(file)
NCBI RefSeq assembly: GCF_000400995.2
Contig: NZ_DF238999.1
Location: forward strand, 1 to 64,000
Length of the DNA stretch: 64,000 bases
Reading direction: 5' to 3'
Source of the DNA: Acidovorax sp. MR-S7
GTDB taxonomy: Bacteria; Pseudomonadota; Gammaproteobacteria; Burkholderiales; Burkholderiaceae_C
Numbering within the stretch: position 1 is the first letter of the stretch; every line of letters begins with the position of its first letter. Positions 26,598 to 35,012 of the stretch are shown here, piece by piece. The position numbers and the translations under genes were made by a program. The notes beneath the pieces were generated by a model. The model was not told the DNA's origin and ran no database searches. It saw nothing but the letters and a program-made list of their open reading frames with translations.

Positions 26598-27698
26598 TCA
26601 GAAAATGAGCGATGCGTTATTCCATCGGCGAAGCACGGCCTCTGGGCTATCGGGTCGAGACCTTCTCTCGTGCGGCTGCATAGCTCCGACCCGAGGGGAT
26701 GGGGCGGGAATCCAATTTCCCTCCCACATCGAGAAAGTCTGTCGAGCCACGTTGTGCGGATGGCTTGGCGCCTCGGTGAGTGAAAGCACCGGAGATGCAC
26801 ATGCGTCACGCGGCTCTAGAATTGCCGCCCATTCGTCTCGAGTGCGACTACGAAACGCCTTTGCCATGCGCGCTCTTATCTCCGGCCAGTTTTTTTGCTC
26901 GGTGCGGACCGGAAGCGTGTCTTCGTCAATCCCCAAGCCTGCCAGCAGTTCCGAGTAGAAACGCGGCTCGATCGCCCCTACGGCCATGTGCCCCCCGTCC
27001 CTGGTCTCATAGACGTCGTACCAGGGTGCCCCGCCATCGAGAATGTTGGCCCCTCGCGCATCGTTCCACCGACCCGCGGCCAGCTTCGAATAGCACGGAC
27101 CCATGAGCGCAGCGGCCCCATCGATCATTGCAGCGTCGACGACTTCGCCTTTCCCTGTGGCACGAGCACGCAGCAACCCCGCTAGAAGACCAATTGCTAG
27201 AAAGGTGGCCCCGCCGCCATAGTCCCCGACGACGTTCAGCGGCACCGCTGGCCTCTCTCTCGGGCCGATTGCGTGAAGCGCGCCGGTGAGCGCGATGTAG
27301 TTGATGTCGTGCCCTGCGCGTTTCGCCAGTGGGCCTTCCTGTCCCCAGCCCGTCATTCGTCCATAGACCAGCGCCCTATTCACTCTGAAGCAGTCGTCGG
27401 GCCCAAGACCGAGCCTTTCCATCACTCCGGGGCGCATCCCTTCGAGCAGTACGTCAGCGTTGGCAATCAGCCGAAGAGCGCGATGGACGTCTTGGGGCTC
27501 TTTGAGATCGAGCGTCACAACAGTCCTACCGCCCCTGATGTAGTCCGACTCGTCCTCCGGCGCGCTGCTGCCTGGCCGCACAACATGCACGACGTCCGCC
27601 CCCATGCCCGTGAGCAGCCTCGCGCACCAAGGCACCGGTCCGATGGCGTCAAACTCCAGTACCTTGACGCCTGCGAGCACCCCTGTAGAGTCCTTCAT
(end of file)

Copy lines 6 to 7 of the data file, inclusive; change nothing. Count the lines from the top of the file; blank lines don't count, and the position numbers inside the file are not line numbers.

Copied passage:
Source of the DNA: Acidovorax sp. MR-S7
GTDB taxonomy: Bacteria; Pseudomonadota; Gammaproteobacteria; Burkholderiales; Burkholderiaceae_C